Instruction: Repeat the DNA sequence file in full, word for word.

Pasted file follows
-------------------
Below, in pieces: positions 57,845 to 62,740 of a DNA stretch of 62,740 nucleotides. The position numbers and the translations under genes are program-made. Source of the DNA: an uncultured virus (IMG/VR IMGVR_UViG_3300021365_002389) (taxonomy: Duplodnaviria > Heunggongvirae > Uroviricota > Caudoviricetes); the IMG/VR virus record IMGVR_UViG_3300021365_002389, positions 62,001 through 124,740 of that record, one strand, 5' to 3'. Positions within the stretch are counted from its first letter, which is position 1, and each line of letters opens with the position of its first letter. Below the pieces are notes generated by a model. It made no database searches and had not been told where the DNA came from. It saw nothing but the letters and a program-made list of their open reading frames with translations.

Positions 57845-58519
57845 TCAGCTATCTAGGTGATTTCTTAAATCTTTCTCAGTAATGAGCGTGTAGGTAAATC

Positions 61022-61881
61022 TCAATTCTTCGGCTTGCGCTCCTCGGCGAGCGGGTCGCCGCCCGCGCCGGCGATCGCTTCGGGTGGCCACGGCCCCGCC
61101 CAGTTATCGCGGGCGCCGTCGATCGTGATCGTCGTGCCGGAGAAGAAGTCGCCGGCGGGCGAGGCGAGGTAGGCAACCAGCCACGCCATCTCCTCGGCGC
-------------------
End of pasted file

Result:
Below, in pieces: positions 57,845 to 62,740 of a DNA stretch of 62,740 nucleotides. The position numbers and the translations under genes are program-made. Source of the DNA: an uncultured virus (IMG/VR IMGVR_UViG_3300021365_002389) (taxonomy: Duplodnaviria > Heunggongvirae > Uroviricota > Caudoviricetes); the IMG/VR virus record IMGVR_UViG_3300021365_002389, positions 62,001 through 124,740 of that record, one strand, 5' to 3'. Positions within the stretch are counted from its first letter, which is position 1, and each line of letters opens with the position of its first letter. Below the pieces are notes generated by a model. It made no database searches and had not been told where the DNA came from. It saw nothing but the letters and a program-made list of their open reading frames with translations.

Positions 57845-58519
57845 TCAGCTATCTAGGTGATTTCTTAAATCTTTCTCAGTAATGAGCGTGTAGGTAAATC

Positions 61022-61881
61022 TCAATTCTTCGGCTTGCGCTCCTCGGCGAGCGGGTCGCCGCCCGCGCCGGCGATCGCTTCGGGTGGCCACGGCCCCGCC
61101 CAGTTATCGCGGGCGCCGTCGATCGTGATCGTCGTGCCGGAGAAGAAGTCGCCGGCGGGCGAGGCGAGGTAGGCAACCAGCCACGCCATCTCCTCGGCGC